Case No.: 15cv1359-MMA (NLS)
ORDER GRANTING IN PART AND DENYING IN PART DEFENDANT ABIARO'S MOTION TO DISMISS
[Doc. No. 7]
Plaintiff Timothy Peter Lambesis is a California state prisoner, proceeding pro se in this civil rights action. Plaintiff alleges that Defendant Nurse Abiaro was medically negligent when she failed to log his prescription for anastrozole upon his arrival at Vista Detention Facility in Vista, California. See Doc. Nos. 1, 18. On January 7, 2016, the Court granted Defendant Abiaro's unopposed motion and dismissed Plaintiff's claim against Abiaro based on Plaintiff's failure to oppose dismissal. See Doc. No. 10. Plaintiff moved for reconsideration of the Court's order dismissing his claim against Defendant Abiaro. See Doc. No. 14. The Court granted Plaintiff's motion in part, vacated its previous dismissal order, and gave Plaintiff leave to oppose Defendant Abiaro's motion. See Doc. No. 15. Plaintiff subsequently filed his response in opposition to Defendant Abiaro's motion to dismiss. See Doc. No. 17. For the reasons set forth below, the Court GRANTS IN PART and DENIES IN PART Defendant Abiaro's motion.
This description of events is taken from Plaintiff's complaint and is not to be construed as findings of fact by the Court. --------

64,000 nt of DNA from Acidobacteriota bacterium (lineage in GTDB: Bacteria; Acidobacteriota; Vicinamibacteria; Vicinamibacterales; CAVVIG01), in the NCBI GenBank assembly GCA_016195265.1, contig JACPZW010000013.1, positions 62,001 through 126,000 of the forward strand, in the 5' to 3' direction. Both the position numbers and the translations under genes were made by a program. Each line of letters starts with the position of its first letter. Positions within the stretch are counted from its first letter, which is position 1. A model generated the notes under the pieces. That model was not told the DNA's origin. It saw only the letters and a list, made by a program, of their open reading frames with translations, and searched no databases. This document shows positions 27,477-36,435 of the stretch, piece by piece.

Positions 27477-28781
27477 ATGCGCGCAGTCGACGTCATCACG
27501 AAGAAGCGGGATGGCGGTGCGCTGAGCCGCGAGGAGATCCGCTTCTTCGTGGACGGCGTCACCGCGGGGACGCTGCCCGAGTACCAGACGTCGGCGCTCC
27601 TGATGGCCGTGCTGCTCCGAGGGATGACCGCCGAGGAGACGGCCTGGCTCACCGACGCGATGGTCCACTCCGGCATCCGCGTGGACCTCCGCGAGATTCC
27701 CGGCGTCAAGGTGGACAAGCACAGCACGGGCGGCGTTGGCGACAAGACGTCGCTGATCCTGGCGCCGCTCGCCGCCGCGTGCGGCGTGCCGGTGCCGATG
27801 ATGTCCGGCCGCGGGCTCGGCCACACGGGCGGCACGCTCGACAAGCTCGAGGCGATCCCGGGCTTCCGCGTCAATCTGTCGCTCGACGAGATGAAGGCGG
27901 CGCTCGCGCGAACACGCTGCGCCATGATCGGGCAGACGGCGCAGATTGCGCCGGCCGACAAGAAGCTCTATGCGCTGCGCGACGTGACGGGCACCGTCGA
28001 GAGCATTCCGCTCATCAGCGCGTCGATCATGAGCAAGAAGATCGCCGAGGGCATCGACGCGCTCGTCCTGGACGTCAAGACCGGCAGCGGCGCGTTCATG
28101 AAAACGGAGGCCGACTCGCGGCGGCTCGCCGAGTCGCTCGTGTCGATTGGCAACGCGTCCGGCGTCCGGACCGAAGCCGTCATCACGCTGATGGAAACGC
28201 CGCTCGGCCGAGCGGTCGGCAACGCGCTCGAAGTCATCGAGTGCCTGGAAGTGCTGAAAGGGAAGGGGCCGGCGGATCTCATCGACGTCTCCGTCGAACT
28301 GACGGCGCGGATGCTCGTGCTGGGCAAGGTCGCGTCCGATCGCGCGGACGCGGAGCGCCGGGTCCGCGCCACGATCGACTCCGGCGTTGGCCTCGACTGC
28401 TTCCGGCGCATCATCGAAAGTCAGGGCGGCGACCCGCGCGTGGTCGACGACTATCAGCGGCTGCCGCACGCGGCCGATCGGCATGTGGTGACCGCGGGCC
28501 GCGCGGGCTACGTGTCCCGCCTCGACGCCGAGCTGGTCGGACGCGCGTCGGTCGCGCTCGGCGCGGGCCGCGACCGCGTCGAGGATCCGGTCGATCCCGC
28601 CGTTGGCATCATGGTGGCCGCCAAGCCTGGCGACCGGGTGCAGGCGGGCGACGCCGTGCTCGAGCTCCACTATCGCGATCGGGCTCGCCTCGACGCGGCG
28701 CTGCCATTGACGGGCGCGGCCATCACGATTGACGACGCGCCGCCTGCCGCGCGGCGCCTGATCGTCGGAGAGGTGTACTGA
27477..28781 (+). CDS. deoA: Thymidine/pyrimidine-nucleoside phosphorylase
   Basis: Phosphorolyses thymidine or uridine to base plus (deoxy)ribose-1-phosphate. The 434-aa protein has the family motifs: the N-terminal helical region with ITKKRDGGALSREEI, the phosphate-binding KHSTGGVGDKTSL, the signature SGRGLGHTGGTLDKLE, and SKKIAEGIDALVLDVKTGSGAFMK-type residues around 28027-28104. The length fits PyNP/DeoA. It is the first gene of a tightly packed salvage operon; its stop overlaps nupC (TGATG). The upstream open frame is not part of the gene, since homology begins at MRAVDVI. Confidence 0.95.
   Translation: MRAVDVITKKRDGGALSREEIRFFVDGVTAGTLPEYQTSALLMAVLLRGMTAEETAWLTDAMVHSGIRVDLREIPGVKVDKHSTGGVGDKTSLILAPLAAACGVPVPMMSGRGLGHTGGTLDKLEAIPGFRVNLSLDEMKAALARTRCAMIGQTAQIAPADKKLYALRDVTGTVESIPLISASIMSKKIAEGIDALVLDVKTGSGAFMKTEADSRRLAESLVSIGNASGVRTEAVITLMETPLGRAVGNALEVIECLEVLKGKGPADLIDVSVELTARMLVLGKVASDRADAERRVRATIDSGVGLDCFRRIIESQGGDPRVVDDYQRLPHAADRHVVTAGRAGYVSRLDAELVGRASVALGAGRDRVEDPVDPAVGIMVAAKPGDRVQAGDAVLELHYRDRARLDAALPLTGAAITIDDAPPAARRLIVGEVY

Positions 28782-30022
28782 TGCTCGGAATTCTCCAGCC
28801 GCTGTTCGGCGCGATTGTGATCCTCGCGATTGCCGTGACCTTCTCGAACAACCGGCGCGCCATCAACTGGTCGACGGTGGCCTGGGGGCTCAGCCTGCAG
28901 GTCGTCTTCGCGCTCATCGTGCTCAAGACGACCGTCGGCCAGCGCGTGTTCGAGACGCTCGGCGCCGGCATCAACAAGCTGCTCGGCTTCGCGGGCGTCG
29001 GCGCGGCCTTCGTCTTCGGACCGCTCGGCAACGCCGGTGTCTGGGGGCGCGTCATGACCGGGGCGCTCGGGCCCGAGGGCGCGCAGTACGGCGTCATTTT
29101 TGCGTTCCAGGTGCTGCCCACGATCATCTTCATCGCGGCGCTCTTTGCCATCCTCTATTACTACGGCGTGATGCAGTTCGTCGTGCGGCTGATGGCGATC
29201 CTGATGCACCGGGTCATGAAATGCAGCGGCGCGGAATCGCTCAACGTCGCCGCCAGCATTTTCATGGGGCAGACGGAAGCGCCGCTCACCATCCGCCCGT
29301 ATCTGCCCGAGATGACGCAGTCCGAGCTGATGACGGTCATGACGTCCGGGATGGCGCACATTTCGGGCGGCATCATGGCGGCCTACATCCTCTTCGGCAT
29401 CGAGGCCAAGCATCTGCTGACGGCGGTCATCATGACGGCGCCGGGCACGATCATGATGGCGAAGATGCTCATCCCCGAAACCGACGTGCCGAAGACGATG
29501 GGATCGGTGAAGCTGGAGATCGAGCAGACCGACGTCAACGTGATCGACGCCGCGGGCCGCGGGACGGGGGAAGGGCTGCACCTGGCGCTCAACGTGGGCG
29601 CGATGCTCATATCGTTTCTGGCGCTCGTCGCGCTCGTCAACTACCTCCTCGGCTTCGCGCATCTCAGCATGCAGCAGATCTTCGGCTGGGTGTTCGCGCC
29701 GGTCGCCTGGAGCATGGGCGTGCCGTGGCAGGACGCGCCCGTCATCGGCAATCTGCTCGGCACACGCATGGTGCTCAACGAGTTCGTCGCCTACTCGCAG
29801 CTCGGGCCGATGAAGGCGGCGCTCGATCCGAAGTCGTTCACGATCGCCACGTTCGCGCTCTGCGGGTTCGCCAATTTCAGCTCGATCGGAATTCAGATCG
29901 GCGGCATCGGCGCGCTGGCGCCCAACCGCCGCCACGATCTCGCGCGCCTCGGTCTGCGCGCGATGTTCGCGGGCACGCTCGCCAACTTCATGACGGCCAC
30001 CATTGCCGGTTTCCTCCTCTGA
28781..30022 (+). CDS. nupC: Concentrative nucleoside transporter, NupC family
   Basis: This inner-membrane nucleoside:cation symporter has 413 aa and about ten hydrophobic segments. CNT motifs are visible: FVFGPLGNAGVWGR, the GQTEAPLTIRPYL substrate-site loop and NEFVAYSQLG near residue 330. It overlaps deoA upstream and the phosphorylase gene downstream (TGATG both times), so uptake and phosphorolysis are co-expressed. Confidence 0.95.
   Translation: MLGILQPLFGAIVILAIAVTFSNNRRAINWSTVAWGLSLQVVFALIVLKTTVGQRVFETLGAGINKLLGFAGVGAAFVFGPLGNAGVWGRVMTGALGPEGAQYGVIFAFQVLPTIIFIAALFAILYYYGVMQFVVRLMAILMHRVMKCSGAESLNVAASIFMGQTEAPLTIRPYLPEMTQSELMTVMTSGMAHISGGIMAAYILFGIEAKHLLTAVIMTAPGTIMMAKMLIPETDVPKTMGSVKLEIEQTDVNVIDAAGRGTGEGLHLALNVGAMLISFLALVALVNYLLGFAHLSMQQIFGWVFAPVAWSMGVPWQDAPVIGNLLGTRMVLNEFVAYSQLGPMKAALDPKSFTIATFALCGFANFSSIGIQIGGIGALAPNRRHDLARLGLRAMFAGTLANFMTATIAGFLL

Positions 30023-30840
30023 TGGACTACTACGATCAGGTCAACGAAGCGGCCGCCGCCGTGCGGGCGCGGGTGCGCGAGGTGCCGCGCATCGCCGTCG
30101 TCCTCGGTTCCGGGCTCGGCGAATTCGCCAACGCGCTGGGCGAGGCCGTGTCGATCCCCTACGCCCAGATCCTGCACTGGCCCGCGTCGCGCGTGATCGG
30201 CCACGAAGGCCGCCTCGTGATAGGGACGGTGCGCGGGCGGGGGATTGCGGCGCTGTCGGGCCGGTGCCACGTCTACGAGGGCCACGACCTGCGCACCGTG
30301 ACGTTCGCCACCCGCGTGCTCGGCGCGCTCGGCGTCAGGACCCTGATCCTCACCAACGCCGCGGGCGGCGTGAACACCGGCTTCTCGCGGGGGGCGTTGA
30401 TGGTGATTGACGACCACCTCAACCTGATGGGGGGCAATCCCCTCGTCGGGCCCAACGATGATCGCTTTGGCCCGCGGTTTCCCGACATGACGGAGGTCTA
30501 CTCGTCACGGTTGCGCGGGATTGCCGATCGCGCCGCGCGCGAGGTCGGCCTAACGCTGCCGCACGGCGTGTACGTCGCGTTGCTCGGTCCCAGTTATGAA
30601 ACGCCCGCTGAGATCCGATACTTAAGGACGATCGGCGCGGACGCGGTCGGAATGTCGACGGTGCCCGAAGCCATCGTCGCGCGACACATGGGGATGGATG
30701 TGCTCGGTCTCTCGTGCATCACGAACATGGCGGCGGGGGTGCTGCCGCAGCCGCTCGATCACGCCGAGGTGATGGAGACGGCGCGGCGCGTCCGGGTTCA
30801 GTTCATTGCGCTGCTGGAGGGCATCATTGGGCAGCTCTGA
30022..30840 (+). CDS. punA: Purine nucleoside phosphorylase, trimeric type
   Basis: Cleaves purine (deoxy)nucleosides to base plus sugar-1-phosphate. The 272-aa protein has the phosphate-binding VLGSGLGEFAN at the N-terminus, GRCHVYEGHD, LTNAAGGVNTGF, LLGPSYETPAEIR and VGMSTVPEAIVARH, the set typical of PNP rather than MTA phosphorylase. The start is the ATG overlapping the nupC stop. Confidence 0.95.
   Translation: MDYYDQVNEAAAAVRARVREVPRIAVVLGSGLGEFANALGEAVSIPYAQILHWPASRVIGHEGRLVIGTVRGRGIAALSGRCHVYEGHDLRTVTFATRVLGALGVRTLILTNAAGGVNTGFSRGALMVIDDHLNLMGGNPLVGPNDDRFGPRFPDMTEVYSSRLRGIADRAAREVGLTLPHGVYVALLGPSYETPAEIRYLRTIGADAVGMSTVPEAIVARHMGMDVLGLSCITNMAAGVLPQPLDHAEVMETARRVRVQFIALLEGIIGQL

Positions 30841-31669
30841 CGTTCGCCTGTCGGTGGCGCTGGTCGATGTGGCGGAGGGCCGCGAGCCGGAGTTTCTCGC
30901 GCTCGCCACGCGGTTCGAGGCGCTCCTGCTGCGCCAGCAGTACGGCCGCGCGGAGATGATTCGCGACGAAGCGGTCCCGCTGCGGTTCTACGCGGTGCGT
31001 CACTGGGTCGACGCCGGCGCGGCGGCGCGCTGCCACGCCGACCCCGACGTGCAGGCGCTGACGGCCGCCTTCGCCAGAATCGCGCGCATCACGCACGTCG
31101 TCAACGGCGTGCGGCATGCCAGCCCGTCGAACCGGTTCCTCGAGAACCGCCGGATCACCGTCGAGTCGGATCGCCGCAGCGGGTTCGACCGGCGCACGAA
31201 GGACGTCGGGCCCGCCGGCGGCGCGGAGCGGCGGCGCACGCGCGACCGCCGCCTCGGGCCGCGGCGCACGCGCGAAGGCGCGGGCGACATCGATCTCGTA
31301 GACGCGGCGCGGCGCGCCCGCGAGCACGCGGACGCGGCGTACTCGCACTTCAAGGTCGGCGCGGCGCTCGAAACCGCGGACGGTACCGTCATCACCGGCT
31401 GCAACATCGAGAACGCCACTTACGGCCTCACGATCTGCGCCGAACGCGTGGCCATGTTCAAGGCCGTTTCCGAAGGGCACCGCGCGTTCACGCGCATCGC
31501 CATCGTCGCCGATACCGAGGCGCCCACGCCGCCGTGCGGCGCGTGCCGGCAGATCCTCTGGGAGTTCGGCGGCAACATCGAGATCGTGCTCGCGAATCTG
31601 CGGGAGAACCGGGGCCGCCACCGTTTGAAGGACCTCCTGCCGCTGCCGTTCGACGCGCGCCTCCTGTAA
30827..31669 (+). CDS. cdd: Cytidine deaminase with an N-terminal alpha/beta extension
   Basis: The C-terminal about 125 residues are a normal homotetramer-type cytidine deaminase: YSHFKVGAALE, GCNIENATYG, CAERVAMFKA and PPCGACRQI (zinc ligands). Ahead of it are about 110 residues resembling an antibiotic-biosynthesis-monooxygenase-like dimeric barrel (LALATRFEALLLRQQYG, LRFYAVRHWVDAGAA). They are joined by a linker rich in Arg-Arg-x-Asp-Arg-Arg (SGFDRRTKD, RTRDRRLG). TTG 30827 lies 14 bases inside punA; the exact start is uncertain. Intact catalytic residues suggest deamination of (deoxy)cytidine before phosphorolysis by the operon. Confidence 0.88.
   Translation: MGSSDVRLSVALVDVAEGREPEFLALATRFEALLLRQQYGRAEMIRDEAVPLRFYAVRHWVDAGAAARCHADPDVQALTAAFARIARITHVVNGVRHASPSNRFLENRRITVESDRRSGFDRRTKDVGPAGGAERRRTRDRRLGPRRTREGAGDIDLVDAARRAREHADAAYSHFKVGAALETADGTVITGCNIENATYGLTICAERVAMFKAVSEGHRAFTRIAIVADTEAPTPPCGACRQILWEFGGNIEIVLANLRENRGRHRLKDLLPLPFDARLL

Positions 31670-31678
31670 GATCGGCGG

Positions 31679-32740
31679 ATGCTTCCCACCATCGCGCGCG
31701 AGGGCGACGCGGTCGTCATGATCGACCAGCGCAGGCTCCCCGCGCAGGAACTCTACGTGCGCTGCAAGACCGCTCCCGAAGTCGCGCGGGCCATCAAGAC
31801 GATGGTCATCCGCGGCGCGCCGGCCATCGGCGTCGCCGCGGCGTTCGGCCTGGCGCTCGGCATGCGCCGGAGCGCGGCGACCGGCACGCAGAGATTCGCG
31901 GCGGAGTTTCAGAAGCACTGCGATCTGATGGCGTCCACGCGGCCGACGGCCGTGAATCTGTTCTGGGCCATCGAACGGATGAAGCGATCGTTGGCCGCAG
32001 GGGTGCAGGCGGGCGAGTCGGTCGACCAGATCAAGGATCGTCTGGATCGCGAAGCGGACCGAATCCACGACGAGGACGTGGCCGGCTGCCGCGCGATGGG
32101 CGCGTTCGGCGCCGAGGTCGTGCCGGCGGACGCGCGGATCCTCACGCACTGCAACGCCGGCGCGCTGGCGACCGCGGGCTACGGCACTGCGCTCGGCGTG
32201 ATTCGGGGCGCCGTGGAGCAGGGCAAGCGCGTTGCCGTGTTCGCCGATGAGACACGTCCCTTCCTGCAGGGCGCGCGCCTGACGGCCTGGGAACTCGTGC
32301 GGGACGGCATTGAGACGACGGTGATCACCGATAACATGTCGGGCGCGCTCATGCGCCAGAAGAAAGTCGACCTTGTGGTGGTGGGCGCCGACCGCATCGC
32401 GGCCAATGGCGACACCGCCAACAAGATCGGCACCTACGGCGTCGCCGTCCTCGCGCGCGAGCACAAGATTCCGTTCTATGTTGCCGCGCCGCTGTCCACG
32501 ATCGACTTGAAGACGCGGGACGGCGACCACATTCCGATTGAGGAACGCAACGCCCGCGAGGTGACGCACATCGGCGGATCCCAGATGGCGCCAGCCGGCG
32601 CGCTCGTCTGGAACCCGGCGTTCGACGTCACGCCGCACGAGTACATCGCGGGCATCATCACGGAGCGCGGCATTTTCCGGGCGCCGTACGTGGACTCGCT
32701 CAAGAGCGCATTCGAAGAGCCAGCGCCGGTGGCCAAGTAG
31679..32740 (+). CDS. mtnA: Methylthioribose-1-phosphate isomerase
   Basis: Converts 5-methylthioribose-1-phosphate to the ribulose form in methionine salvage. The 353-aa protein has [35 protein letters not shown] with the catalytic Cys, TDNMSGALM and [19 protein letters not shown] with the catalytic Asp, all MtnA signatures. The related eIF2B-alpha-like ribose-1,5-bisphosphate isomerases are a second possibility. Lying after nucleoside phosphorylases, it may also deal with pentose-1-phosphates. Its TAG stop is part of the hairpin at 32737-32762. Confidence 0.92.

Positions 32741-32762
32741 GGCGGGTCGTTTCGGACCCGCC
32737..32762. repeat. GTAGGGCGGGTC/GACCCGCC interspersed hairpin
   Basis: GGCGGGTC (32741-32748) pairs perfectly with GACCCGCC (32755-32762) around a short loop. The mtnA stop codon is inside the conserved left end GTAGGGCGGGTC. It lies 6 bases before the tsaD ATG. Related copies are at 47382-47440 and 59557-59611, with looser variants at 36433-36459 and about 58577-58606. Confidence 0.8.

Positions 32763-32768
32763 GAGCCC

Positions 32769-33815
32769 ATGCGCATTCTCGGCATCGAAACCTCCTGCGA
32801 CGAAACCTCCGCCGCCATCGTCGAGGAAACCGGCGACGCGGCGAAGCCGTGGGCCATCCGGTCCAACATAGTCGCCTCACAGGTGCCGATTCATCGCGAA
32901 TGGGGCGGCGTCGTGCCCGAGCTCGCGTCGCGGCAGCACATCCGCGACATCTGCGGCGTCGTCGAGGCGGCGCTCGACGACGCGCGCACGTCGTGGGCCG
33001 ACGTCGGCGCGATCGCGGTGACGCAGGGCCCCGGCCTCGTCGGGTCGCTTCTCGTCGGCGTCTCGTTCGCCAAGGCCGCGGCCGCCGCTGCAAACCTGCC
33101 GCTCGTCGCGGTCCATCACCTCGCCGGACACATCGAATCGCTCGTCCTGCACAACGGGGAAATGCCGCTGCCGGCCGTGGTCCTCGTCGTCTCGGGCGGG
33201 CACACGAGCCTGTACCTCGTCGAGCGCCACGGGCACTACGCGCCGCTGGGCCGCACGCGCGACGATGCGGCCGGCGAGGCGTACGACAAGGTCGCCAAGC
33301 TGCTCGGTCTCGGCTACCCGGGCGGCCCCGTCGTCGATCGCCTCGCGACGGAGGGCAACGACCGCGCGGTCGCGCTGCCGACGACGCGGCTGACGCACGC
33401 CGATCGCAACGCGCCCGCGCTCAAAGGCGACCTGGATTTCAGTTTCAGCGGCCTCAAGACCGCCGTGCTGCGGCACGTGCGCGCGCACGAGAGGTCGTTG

On May 16, 2014, Plaintiff appeared in state court in Vista, California, for a sentencing hearing. Subsequent to the hearing, bailiffs escorted Plaintiff to Vista Detention Facility. Plaintiff carried with him on his person a prescription from his private physician for anastrozole, a medication prescribed to combat the side effects of withdrawal from anabolic steroids. Plaintiff had been self-administering large doses of anabolic steroids long term and he was supposed to begin the once-daily anastrozole regimen immediately.
Upon his arrival at Vista Detention Facility, Defendant Abiaro medically cleared Plaintiff for admission to the facility. According to Plaintiff, he handed Abiaro the anastrozole prescription and she advised him that the facility did not customarily stock anastrozole. Abiaro told Plaintiff that he would have to wait for a facility physician to prescribe the medication. Plaintiff informed Defendant Abiaro that he needed the medication immediately, and Abiaro advised him that he would be scheduled to see a physician as soon as possible.